I love creme caramel. I like to think of it as a slightly healthier version of my favourite dessert, creme brulee. Yes, I know I’m kidding myself. Hubs has a rather disgusting habit of being able to eat a whole shop-bought creme caramel in one slurpy mouthful.
I’m a recent convert to using a slow cooker and decided that if a slow cooker can be used for steaming things like Christmas pudding, surely it can be used as a water bath for other puddings like creme caramel. When cooking something in a water bath you are using the qualities of water to regulate the cooking temperature. Water boils at 100ºc so if something is imersed in water the cooking temperature can’t go above 100ºc. This is good for dishes that feature a baked custard.
Passion fruits are very popular with me at the moment. It is sweet, sour, fragrant taste that ticks so many boxes. It makes up for the fact it looks a bit like frog spawn. Passion fruit seeds can be a bit bitter, especially when heated. With my taste buds, that are currently a bit screwed, I like bitter flavours. Hubs however isn’t as keen. If you don’t like too much bitterness just use sieved passion fruit pulp in the bottom and leave the seeds for when you are serving the creme caramel.
You can make creme caramel as one giant one, but I prefer to make them as individual portions. I use dariole moulds to do this. They are the metal mini pudding moulds you see.
Passion Fruit & Coconut Creme Caramel
Makes 3 (dariole sized)
For the caramel
- 90g caster sugar
- 1 tbsp warm water
- pulp of 2 passion fruits
For the custard
- 75ml whole milk
- 140ml coconut milk
- 2 eggs, large
- Share the passion fruit pulp between the 3 darioles. If you don’t want the seeds in the caramel (as they can sometimes be a bit bitter), warm the pulp and sieve it.
- Now make the caramel. Put the sugar in a heavy based saucepan on a medium heat. After about 5 minutes you’ll notice the sugar buy clonazepam begin to melt on the edges of the pan. Resist the urge to stir as this can encourage crystallisation. Instead give the pan a good shake, then leave on the heat until around ¼ of the sugar has melted.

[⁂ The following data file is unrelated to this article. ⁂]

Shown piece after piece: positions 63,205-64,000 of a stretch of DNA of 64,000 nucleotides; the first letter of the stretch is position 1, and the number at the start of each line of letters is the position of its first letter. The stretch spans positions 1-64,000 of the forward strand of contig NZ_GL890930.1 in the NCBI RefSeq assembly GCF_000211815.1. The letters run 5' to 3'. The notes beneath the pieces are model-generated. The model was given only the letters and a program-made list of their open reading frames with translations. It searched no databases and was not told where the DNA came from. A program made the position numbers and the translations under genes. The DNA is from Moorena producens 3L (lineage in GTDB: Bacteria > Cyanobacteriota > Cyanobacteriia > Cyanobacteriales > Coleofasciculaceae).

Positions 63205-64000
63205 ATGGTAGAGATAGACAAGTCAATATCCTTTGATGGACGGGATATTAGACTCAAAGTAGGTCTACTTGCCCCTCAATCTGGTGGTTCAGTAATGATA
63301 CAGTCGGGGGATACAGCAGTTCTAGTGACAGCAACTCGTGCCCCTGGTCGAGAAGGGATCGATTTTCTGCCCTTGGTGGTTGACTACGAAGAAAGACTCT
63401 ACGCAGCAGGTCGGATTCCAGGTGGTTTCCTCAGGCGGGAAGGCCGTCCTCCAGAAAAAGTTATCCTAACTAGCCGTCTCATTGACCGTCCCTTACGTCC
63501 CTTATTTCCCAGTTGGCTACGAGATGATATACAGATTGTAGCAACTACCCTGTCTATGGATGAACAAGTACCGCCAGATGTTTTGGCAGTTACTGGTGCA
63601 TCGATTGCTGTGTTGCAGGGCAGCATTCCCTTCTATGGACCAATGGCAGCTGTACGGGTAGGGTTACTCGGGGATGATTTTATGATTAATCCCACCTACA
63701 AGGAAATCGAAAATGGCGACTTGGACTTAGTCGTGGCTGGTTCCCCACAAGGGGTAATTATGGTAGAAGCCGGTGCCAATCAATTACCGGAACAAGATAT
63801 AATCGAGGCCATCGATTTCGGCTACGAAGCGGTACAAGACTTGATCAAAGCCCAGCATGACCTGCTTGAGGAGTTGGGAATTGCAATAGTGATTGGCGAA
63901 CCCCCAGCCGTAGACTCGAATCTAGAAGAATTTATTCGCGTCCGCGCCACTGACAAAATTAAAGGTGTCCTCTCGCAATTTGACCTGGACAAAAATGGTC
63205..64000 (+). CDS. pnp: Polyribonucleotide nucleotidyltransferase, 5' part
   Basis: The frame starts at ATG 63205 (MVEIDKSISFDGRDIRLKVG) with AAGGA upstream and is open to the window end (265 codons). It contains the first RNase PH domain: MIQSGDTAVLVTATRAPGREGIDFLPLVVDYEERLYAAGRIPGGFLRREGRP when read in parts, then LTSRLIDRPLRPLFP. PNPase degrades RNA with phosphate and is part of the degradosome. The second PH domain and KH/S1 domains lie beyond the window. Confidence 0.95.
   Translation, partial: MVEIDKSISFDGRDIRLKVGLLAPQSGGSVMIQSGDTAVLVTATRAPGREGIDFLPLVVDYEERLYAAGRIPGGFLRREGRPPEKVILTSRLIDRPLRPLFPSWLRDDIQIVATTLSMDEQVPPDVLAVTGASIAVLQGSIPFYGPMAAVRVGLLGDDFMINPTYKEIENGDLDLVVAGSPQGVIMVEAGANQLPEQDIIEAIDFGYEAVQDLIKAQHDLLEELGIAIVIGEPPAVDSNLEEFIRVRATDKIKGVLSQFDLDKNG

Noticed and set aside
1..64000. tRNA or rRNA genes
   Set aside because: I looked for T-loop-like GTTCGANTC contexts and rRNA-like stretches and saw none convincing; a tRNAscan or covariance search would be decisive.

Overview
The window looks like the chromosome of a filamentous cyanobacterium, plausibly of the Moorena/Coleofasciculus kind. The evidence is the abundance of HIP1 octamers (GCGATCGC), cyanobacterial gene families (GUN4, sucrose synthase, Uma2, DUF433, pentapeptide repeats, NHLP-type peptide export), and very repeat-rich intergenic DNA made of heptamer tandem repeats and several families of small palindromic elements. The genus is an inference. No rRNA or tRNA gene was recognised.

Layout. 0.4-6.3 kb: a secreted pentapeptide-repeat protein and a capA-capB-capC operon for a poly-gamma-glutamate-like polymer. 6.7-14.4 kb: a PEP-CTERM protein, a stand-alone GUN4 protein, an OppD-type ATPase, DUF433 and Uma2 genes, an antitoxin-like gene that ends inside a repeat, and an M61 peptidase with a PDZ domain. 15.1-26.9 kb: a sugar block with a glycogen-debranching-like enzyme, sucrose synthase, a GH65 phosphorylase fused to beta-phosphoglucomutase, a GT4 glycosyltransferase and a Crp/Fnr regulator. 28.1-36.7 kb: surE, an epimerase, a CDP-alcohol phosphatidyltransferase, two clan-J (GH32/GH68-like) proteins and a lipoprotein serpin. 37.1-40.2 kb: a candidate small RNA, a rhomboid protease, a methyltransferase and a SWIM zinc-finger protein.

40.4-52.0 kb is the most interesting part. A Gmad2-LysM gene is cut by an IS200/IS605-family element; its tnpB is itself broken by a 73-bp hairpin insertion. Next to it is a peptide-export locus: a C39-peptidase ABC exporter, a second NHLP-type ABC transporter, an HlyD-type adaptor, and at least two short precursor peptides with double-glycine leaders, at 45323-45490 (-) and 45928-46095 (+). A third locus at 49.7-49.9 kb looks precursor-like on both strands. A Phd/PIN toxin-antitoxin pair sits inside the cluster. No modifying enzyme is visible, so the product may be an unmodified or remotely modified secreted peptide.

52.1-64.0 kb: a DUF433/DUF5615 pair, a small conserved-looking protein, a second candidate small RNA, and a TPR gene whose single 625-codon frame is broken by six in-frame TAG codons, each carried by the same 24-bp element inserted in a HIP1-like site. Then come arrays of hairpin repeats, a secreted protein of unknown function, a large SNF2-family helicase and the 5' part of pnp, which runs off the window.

- Give the sugar a stir and continue to heat until all the sugar has melted and has a golden honey colour. Don’t over do it or you’ll have bitter, burnt caramel. Take off the heat and add the tbsp of warm water. Be careful it may splutter. Stir this water into the caramel. Pour about 1tbsp of the caramel into each dariole and swirl it around leaving a few tablespoons of the caramel in the pan. Note: do this by eye, DON’T measure with a spoon. Although it doesn’t look it, sugar gets very hot and you are at risk of burning yourself. Sugar burns aren’t nice (just ask Hubs).
- Put the milk and coconut milk in the pan with the remaining caramel. While whisking slowly heat up the creamy mixture until the caramel is all melted, then remove from the heat. This does take a few minutes so be patient.
- In a large bowl whisk your 2 eggs then slowly pour your warmed milk and whisk this until well combined. Pass this custard through a fine sieve into a jug then share this custard between the three darioles.
- Place the dariole moulds on the bottom of your slow cooker and pour boiling water in until it comes half the way up your moulds. Put the lid on and cook on low for 1 – 1 ¼ hours. The creme caramels are ready when the centre feels firm and springy in the centre. Remove from the slow cooker, cover in cling film and chill for several hours.
- Like jelly there is various ways of getting out of the mould. Either loosen the sides with a palette knife before turning out, briefly dunk dariole in hot water or gently heat the outside of the mould with hairdryer or blow torch.